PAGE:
Total War: Rome II and the hypocrisy of “historical inaccuracy”

Have you ever heard the phrase “history is written by the victors?” This common piece of advice asks us to be skeptical of anything that proclaims to be “historically accurate.” History is, in a way, a story, specifically a story of a past event recounted by either people who lived them, or people recounting the story told to them by people who lived them through a huge string of retellings. Yes, even our accounts of the great battles of Rome were originally told by someone who witnessed those battles firsthand.

But here’s a problem: eyewitness testimony is flawed. It’s a problem we grapple with in legal proceedings basically every day. Testimony can change based on any number of factors, from the witnesses emotional state, to environmental factors that cloud the witnesses memory, to pre-existing biases.

Now couple this flawed testimony with retelling that testimony over and over and over again through hundreds or even thousands of years. Something, somewhere, is going to get messed up. Some fact is going to be wrong. Our retelling of historical events in 2018 is going to be far different from the same retelling in 1918. We can, of course, support these stories with anthropological evidence and we strive to be as accurate as possible, but we can never perfectly know what really happened in the past.

Women in war

So why am I waxing philosophical about history on a site about videogames. It’s because of one of the dumbest complaints about video game content that is repeated time and again: “this game is not historically accurate.”

In a broad sense I am saying no game is historically accurate, since history itself cannot be considered “historically accurate.” However, in a more narrow sense I want to call attention to the fact that this argument is never actually about historical accuracy. It’s about being upset about a piece of content that you, personally, don’t want to see in a game and using “historical accuracy” as an excuse for your otherwise unreasonable complaint.

I’m writing this on the heels of a recent scandal involving Total War: Rome II, a game that has had nothing from decent to positive reviews since its release in September 2013. Over the past few weeks, it has received over 350 new negative reviews which, is rather astounding. Even getting people to re-review an old game is like asking a mouse to lift a mountain in our constantly evolving video game world. So why was everyone upset?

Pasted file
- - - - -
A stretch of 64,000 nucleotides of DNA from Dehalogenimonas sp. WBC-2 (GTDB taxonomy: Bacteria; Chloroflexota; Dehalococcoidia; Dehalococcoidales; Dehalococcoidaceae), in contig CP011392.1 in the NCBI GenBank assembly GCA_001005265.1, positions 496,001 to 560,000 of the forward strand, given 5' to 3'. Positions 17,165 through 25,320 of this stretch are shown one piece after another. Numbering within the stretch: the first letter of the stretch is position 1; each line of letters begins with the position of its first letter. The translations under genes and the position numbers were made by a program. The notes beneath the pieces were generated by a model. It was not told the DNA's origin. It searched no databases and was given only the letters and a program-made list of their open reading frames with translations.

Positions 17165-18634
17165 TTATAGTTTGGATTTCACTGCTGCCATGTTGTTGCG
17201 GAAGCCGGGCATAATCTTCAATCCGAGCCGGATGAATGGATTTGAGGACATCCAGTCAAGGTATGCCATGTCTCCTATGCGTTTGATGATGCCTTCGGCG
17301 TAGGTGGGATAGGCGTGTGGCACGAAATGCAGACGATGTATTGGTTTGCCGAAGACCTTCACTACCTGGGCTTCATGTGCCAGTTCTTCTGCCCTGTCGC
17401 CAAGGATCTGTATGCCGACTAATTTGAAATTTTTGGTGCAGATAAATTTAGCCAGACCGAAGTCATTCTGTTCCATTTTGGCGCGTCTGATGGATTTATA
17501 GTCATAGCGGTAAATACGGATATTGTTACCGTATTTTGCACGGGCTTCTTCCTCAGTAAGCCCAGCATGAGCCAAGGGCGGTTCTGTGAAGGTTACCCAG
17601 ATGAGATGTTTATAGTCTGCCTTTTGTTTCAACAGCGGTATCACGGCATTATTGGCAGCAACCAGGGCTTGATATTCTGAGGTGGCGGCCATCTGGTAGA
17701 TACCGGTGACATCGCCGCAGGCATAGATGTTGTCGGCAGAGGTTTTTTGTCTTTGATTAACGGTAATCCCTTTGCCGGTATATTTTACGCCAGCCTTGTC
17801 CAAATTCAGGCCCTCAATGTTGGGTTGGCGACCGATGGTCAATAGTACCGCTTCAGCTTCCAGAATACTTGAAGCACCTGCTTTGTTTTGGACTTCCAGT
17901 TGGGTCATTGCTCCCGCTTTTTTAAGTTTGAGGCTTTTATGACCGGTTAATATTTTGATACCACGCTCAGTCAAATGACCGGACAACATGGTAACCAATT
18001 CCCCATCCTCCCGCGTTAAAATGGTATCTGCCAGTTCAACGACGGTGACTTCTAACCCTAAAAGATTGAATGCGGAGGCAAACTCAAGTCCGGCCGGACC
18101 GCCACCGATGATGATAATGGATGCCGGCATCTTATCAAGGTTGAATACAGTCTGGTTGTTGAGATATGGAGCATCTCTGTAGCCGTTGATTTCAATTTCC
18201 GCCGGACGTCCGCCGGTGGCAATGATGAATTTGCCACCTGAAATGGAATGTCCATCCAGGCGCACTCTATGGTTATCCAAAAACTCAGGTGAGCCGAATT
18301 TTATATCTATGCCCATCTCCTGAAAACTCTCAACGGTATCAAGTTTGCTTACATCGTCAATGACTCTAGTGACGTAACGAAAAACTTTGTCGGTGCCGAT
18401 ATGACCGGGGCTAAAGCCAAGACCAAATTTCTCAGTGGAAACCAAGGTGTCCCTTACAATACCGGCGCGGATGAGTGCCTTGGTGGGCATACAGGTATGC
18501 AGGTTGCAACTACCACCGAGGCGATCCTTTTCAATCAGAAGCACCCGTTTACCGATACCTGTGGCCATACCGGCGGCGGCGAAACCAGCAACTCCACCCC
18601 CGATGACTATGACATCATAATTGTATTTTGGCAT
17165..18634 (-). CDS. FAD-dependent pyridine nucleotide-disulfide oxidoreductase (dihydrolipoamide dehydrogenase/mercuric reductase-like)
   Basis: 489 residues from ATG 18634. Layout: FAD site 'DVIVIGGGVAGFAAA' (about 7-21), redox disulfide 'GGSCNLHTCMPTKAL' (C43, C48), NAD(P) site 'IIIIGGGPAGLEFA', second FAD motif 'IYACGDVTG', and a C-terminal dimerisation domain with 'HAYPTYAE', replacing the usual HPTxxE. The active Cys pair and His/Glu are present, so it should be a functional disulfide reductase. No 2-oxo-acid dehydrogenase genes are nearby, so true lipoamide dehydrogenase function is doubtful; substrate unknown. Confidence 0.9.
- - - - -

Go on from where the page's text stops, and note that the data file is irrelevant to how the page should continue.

Because a recent update allowed most factions, with a 5 to 10 percent chance, to have female generals. Someone decided to post a screen shot of a probabilistically unlikely outcome of having a full roster of six female generals, and the internet went nuts. People started screaming that the game was not historically accurate and that it was “pandering to SJWs” simply because women existed.

And this is why I felt the need to stress that all history is a story, and an inaccurate one at that, because Total War: Rome II has a lot of historical inaccuracies. For example, the amount of troops that one can include in an army is usually a historically inaccurate number. The methods of diplomacy players can take are historically inaccurate to assumed diplomatic methods of the time. Heck, battles themselves are historically inaccurate as small wounds should not only have a huge chance of death, but also a huge chance of infection ravaging your troops in the barracks. Then, of course, there is the fact that everyone speaks English in, you know, Rome.

None of this is “historically accurate.” This is why Total War community content editor Ellen McConnel said “Total War games are historically authentic, not historically accurate,” back in August.

Total War games are a story, a story of a rough historical period featuring facsimiles of historical factions and societies. We fudge bits of that story to make it fun. We fudge the way battle works to make it strategic. We fudge how diplomacy works to make it easy to understand. We fudge timescales so that the game isn’t boring. We fudge the types of people we can play as to make the game exciting. We are telling a story of history filtered through modern day expectations of what makes a strategy game enjoyable to play.

So when someone complains about the historical accuracy of having six female generals in an army but doesn’t complain about all these other historical inaccuracies, they aren’t really saying anything more than “I don’t enjoy playing as female generals.” But it’s never framed that way because… well that would kind of make you sound like a jerk… wouldn’t it?’

Women break the fantasy

I don’t mean to single out the Total War: Rome II scandal right now. Games have always come under flack for being “historically inaccurate.” Battlefield V came under fire for almost the exact same reason earlier this year. Motherboard pointed out that this is a game that allows you to jump out of a plane, shoot someone in the head with a pistol, and then fall into the exact same plane. That’s not historically accurate, and that’s the point! It’s these fantasy war scenarios that make the game fun!


I mean think of all the historically inaccurate games out there that are a blast to play. Games were historically inaccurate as far back as Oregon Trail. World War II shooters tend to have inflated gun technology and no one ever seems to complain about that. Heck, Assassin’s Creed is basically historical inaccuracy the franchise.

No one complained about these games because no one actually cares about historical accuracy. This isn’t historical accuracy. This is a historical fantasy. What does that say about these angry gamers that inaccurate weapons, health, historical events, and languages are all perfectly fine pieces of their historical fantasy, but women are a step too far?